Use this URL to cite or link to this record in EThOS: https://ethos.bl.uk/OrderDetails.do?uin=uk.bl.ethos.715458
Title: More than just money? : a sociological analysis of the relationships between feminist organisations and Violence Against Women and Girls state funders in Scotland
Author: Maxwell, Tanita L.
ISNI:       0000 0004 6353 2282
Awarding Body: University of Aberdeen
Current Institution: University of Aberdeen
Date of Award: 2016
Availability of Full Text:
Access from EThOS:
Full text unavailable from EThOS. Please try the link below.
Access from Institution:
Abstract:
This thesis is a sociological investigation into the relationships between feminist organisations and Violence Against Women and Girls (VAWG) state funders in Scotland. Qualitative research was conducted which included critical frame analysis of the Scottish Government's VAWG strategy documents and semi-structured interviews with funders and workers in feminist organisations. The first phase of the research addresses the ways in which feminist organisations have been able to affect the Scottish Government's definition and approach to tackling VAWG. The Scottish Government's definition of violence against women and girls is important because it determines which feminist organisations are eligible for VAWG state funding. The second phase involves an exploration of the dynamics and power relations between feminist organisations and VAWG state funders. Here, I explore the mechanisms by which funding influences the organisations' structures and practices. Exploring the claims made within neo-institutionalism and resource dependence theory, this thesis offers a unique contribution to the literature on the relationships between feminist organisations and state funders. My findings indicate that the political and discursive opportunities have created a favourable context for feminist organisations to unobtrusively mobilise and influence the Scottish Government's framing of the issue of VAWG (Katzenstein 1990, 1998). Resource dependence has led state funded feminist organisations' to accept greater accountability requirements and form close relationships with VAWG state funders. State funding has intensified pressures on feminist organisations to adopt more professionalised structures and practices, with normative and mimetic isomorphism evident in the VAWG organisational field. Ultimately, relationships between feminist organisations and VAWG state funders have become about 'more than just money'.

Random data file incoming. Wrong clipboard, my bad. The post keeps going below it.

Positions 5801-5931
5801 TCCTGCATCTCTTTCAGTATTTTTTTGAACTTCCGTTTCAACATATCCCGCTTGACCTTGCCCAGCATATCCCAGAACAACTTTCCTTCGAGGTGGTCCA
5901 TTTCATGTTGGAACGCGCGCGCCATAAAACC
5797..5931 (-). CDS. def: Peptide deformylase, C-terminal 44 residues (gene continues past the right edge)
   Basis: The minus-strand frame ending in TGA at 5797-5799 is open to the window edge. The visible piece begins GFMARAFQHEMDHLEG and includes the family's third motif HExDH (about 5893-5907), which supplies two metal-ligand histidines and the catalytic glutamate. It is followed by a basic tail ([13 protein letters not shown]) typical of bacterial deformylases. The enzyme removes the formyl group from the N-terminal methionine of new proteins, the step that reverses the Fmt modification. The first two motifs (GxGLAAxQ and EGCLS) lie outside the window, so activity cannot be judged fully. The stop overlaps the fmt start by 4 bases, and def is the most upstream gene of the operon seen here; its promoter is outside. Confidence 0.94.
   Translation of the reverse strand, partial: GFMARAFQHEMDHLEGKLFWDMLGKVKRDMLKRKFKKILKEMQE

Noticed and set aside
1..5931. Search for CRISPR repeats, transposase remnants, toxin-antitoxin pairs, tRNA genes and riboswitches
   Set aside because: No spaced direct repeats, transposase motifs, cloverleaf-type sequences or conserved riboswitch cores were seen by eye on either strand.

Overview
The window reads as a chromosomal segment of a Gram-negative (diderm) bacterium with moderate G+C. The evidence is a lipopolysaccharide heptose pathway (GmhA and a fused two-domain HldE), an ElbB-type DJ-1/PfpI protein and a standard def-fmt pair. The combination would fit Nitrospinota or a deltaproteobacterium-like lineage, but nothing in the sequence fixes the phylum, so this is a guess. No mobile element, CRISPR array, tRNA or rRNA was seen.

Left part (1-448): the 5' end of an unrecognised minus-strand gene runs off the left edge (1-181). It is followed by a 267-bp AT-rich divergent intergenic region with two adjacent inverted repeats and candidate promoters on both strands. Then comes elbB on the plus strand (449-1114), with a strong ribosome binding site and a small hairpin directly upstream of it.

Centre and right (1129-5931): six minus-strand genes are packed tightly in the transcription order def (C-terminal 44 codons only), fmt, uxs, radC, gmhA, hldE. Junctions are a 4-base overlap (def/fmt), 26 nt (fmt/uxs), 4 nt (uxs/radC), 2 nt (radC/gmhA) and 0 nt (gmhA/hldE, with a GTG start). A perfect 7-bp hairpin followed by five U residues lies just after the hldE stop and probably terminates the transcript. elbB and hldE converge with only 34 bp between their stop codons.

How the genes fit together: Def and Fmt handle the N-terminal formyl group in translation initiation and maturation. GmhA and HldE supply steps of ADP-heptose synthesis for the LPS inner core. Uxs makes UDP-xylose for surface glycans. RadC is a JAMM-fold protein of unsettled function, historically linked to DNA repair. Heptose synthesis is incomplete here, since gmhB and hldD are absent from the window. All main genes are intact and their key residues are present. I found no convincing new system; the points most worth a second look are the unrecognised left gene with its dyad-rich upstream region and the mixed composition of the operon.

Supervisor: Not available Sponsor: Interdisciplinary Approaches to Violence (IDAV) Programme ; University of Aberdeen
Qualification Name: Thesis (Ph.D.) Qualification Level: Doctoral
EThOS ID: uk.bl.ethos.715458  DOI: Not available
Keywords: Women ; Children ; Violence
Share: